The recent unprecedented Ebola Virus Disease (EVD) epidemic in West Africa highlighted the need for the establishment of a public health institute in Liberia, which supports national health delivery services. With the plan to revitalize health services in the country, it was essential for the Government of Liberia to establish a National Public Health Institute of Liberia (NPHIL). In collaboration with the Ministry of Health, NPHIL strengthens existing infection prevention and control efforts, laboratories, surveillance, infectious disease control, public health capacity building, response to outbreaks, and monitoring of diseases with epidemic potential. NPHIL is headed by
Tolbert Nyenswah, LLB, MPH, Director General.
The University of Liberia (UL) is a publicly funded institution of higher learning located in Monrovia, Liberia. Authorized by the national government in 1851, the school opened in 1863 as Liberia College and became a university in 1951. The school is one of the oldest institutions of higher learning in West Africa and is accredited by the Liberian Commission on Higher Education. Civil wars have disrupted and damaged the school over the last three decades.
The University of Liberia has six colleges, three professional schools (including a law school and medical school), and three graduate programs with a total of approximately 18,000 students at its three campuses in and around the country’s capital city. UL also has five institutes for study in areas such as the Chinese language and population research. The law school is the only one in Liberia. Graduates have gone on to leadership roles in Liberian politics including former President Arthur Barclay.
Ophelia Inez Weeks, PhD, President, University of Liberia
As a result of the Ebola epidemic, the Ministry of Health developed an Investment Plan for Building a Resilient Health System (2015 – 2021). This plan explains the steps to strengthen Liberia’s health system. This investment plan helps advance the National Health Policy and Plan (2011 – 2021). A high priority of the Investment Plan is to strengthen epidemic preparedness, surveillance, and response; this will help counties and districts build the skills to identify early signals of an epidemic and respond faster.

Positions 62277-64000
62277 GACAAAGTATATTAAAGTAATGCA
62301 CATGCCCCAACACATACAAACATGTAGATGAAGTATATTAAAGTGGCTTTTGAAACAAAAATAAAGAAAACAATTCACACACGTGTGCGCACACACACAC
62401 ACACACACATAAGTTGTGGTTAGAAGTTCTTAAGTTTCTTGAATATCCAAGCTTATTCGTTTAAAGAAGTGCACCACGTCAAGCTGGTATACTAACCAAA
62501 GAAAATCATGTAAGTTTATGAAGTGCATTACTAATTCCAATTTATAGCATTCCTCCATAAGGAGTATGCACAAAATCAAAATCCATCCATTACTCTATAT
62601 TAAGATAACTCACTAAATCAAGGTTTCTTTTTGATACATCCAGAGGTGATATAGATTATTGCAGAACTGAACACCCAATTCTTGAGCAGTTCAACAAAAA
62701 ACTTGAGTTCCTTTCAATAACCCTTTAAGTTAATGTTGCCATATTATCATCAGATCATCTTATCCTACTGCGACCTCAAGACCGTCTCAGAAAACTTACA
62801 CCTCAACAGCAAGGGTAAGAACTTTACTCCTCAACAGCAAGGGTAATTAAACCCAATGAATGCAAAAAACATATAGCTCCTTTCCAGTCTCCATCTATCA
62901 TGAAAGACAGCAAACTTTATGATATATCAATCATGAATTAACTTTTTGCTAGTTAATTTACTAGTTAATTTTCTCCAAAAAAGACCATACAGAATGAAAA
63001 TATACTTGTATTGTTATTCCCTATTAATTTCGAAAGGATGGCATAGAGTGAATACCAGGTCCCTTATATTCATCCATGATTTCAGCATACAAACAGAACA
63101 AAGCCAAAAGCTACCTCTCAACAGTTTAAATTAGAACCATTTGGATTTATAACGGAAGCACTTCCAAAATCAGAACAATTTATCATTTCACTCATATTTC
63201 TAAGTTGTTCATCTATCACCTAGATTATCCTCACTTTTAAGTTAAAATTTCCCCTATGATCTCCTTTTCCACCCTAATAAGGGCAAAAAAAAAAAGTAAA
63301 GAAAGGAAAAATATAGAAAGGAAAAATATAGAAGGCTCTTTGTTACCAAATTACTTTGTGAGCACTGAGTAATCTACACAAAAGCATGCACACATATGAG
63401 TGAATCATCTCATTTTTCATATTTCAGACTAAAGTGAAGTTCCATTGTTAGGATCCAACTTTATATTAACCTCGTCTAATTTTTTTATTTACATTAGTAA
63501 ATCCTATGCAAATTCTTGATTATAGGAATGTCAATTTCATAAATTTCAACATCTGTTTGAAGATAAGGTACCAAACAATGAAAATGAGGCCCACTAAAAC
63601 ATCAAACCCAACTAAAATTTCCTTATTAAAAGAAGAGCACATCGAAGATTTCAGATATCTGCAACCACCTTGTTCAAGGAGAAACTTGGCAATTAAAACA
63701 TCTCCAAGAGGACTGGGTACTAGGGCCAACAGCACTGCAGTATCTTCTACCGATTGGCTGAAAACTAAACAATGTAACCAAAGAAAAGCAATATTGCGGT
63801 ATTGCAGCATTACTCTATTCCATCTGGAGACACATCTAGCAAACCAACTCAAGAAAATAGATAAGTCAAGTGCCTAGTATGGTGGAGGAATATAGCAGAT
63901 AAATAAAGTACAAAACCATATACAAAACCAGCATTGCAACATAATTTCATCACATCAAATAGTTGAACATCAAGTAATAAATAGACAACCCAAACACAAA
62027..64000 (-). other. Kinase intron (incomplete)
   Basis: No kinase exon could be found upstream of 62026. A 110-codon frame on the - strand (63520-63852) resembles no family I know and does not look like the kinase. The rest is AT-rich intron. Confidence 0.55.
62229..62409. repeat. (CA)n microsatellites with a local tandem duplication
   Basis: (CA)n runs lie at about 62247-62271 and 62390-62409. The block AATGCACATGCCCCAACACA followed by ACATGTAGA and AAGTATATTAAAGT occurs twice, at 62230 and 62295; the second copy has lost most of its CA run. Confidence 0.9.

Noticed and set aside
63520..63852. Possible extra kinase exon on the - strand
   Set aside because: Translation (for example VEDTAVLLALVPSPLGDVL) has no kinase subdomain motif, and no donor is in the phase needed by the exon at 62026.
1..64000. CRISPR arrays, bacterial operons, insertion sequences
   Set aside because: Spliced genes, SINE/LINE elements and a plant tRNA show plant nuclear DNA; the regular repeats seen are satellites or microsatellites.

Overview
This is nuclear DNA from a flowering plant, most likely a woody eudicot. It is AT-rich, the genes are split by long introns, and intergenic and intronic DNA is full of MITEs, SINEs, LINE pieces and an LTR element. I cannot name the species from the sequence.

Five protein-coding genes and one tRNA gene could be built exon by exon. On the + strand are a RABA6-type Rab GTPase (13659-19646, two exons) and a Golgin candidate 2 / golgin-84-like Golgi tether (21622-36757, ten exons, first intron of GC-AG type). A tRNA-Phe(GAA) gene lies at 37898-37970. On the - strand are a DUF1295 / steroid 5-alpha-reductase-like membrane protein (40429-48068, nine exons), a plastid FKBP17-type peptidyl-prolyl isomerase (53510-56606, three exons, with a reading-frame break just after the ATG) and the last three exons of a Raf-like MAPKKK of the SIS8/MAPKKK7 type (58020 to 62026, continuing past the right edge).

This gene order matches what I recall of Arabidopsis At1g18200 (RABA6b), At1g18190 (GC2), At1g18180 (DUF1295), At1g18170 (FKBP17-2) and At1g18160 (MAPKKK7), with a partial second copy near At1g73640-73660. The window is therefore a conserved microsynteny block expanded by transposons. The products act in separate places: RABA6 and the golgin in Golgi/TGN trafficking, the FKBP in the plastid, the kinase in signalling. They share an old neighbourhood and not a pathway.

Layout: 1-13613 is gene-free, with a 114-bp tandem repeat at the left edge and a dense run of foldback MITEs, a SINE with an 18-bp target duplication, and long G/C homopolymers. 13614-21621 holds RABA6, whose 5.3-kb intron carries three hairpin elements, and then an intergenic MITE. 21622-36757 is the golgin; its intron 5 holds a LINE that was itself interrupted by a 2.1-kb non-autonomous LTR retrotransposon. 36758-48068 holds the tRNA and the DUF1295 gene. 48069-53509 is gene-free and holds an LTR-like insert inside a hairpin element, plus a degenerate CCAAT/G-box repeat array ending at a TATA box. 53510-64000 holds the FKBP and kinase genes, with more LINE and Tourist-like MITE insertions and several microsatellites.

To help achieve this priority, the Ministry of Health started the Field Epidemiology Training Program (FETP) in 2015. This program helps national, district and county surveillance officers, as well as other public health workers, to learn new epidemiology skills and techniques for investigating diseases and other health-related events. The Ministry of Health worked with Emory University from the United States, the African Field Epidemiology Network (AFENET), and the U.S. Centers for Disease Control and Prevention (CDC) to stand up the program in the first 2 two years. Currently, the National Public Health in Liberia (NPHIL) is now the custodian of the program, in partnership with AFENET and CDC. This is part of a 5- year cooperative agreement funded by the CDC.
Dr. Maame Amo-Addae, MBChB, MPH, MPhil., Resident Advisor.